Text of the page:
Doc Truli can tell you the slaughter plant held gigantic brown square boxes lined with plastic. Each box was about 4 ft on a side. She could barely see over the brim. The parts of a pig, for example, were divided as they moved through the plant on a conveyor belt. The boxes separated ovaries (the only buyers for this pig body part were Chinese restaurants for use in home-made wontons), hearts, lungs, intestines, uterus, kidneys, feet, etc, meat cuts went to separate conveyor belts. Intestines went to the casing cleaning and processing room to be made int all-natural sausage casings. The muscles of the animal went to various cutting floors and drying and curing rooms throughout the plant. (The casing room was considered the hardest job at the plant because the whole room was a steam room and, well, it’s hard to work in a steamroll!)
Red boxes contained body parts splashed with black ink. These parts were “unfit for human consumption.” Diseased lungs (common in intensively-raised swine) were a majority of the condemned material. Meat contaminated with fecal material, and undesirable body parts went into those vats. These boxes probably end up at pet food processing plants for cheaper pet foods.
The rendered mix back at the pet food plant was not the meat, not the lean internal organs, and depending on the quality of the final pet food, not the meat fit for human consumption. In a high-quality food, the meat in the vat would be organically-grown and fit for human consumption. Same vats, same heat, same unrecognizable “meat” in the mix. Now, some companies bake their kibble. That’s lower heat and more like food you or I would cook. That’s the marketing angle and the potential health benefit of baked foods.
High Pressure, High Heat
The protein goo is sucked into a piping system at high pressure and high temperature. The semi-liquified mix of the ingredients, all the fats, proteins and carbs are “shot” under high pressure and temperature through the piping system and essentially, a shaped nozzle at the end, kind of like the nozzle on a cake-icing bag, determines the kibble shape. The goo mix shoots out of the end of the pipe, crystallizes and falls into the collecting vat.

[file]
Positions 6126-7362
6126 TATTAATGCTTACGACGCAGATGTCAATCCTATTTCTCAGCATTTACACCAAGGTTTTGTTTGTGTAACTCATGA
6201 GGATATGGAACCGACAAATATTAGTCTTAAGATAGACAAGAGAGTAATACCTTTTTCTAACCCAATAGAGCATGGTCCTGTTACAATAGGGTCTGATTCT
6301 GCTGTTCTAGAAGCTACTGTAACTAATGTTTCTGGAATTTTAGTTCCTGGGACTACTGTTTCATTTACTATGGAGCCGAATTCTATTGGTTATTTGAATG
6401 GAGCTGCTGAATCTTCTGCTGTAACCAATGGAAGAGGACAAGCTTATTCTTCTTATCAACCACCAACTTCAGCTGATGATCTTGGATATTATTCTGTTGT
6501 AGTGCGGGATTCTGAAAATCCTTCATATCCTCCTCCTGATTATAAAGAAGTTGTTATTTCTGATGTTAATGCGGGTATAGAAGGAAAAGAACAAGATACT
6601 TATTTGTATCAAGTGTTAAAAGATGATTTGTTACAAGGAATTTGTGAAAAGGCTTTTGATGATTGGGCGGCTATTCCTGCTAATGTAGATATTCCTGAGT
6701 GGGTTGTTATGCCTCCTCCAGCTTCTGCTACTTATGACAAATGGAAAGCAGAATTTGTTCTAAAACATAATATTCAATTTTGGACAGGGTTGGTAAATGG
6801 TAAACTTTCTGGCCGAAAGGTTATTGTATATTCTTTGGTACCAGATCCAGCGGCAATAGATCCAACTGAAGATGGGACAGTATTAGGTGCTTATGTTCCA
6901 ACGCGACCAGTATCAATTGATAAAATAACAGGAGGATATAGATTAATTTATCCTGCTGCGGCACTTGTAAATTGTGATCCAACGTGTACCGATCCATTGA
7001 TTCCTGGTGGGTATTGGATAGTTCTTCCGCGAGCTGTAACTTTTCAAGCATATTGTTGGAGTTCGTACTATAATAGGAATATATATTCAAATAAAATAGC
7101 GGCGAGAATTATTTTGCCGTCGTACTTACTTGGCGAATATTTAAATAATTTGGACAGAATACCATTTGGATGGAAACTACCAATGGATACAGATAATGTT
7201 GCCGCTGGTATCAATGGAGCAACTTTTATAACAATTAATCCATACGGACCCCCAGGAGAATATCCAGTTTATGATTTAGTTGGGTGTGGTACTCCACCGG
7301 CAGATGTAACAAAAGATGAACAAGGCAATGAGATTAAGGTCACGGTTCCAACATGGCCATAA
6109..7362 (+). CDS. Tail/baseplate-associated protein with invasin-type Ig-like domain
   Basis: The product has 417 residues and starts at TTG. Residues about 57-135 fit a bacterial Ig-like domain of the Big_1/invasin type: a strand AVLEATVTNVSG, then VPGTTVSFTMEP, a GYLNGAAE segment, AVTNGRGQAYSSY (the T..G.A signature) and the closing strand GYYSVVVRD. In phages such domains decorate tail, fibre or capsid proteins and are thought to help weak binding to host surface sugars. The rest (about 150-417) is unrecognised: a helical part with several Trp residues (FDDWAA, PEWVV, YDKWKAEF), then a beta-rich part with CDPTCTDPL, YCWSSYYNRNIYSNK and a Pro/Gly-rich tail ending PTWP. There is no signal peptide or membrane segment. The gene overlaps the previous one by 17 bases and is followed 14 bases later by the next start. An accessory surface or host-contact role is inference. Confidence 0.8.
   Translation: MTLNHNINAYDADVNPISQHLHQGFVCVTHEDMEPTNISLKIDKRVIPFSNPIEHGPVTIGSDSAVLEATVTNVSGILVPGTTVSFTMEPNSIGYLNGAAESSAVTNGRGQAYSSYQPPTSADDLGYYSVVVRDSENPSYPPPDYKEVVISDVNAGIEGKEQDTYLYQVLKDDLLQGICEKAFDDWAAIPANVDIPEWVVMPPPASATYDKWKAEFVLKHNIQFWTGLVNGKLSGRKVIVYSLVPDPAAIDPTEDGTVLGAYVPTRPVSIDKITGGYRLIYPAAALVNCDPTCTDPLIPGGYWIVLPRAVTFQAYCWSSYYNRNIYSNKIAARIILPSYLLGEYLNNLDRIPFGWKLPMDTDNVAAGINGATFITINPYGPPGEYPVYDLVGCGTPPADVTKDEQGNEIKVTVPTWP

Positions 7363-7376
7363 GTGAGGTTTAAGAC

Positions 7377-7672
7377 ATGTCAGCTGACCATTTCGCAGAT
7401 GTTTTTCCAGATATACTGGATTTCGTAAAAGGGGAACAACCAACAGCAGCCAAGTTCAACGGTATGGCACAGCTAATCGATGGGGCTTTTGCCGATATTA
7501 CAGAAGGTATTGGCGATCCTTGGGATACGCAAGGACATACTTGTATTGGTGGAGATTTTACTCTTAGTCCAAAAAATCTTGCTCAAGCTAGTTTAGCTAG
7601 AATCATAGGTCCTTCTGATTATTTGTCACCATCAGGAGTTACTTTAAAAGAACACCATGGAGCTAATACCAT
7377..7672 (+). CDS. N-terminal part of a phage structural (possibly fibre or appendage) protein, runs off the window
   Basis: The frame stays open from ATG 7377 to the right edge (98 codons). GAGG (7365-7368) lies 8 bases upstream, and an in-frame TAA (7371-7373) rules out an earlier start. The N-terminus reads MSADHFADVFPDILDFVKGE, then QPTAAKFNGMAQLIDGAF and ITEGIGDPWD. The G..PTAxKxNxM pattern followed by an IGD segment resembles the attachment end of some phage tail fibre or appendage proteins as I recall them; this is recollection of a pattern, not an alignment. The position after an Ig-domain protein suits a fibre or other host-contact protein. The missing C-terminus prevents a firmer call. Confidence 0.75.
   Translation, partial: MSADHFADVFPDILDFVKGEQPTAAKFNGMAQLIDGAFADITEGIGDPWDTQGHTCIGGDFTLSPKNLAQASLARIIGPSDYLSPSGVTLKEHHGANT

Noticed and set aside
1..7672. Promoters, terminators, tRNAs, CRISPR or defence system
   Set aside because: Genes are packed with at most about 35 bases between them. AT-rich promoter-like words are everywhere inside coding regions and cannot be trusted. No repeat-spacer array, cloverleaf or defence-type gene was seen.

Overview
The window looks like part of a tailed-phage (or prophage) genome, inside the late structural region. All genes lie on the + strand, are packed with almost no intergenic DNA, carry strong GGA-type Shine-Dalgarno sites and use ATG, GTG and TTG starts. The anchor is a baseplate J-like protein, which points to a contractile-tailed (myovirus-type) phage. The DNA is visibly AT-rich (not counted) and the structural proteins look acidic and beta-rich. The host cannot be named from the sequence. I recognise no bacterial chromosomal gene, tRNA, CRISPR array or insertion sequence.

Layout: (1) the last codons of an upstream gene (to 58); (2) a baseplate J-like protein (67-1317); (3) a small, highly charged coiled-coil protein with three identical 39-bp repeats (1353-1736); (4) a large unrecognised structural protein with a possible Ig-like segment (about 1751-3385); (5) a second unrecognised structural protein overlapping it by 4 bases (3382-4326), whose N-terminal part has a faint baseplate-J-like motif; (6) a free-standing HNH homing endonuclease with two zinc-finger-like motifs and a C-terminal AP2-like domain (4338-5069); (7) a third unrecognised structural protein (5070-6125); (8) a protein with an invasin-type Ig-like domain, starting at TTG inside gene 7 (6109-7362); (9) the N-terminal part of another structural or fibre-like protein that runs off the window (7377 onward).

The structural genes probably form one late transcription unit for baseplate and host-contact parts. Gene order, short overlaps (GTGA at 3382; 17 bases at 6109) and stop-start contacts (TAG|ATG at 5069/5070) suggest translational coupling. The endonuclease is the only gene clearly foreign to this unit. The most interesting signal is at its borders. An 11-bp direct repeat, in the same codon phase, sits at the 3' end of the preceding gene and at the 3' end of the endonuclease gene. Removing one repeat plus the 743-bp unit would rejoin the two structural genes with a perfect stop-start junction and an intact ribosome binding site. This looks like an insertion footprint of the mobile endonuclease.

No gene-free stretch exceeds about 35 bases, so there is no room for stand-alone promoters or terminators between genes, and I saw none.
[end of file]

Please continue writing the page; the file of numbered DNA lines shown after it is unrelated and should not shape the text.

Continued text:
High Protein Cat Food “Indoor and Diabetes” Formulas
The new indoor cat formulas are high protein for our carnivorous cats. They are a veritable revolution in cat feeding.
Cats get their energy from meat and fat, not carbohydrates like humans. So before a marathon, a human will “carb load.” Not only will a cat not “carb load,” they also won’t run a marathon! So why were there no 50% protein dry foods before a few years ago?
The physical nature of the pipes and the physics on the system made high protein cat foods- in the 50% protein range- gum up the pipes. The processing plants literally could not manufacture an appropriate cat food with high protein. Years of investigation and retooling finally resulted in commercially available high protein cat food.
(Baked or freeze-dried pet food preserves more of the native nutrition traditionally lost on heat processing.)
Ingredients Sprayed on After the Cooking
Cold formed nutrients and antioxidants
After the high pressure, high heat situation, fragile ingredients are added to the food.
Pet Food Ingredients That Cannot Survive Heat Processing
- Digestive enzymes
- omega fatty acids
- antioxidants like vitamin e
- herbal and super nutrition ingredients like blueberries, bee pollen, or acai berry would have to be added after the heat processing.
When a company advertises that they use cold-formed nutrients, they are capitalizing on the fact that they spray the fragile ingredients on after the high heat and temperature stages of production. Digestive enzymes, probiotics, omega fatty acids, antioxidants like vitamin e, and certain herbal and super nutrition ingredients like blueberries, bee pollen, or ace berry would have to be added after the heat processing.
These foods have a shiny, usually dark-brown appearance due to the cold-sprayed ingredients being added onto the kibble nuggets after they have been cooked and cooled. If your cat insists on eating kibble out of bag (as does VirtuaCat), then Cold-Formed nutrients are a positive improvement in pet food.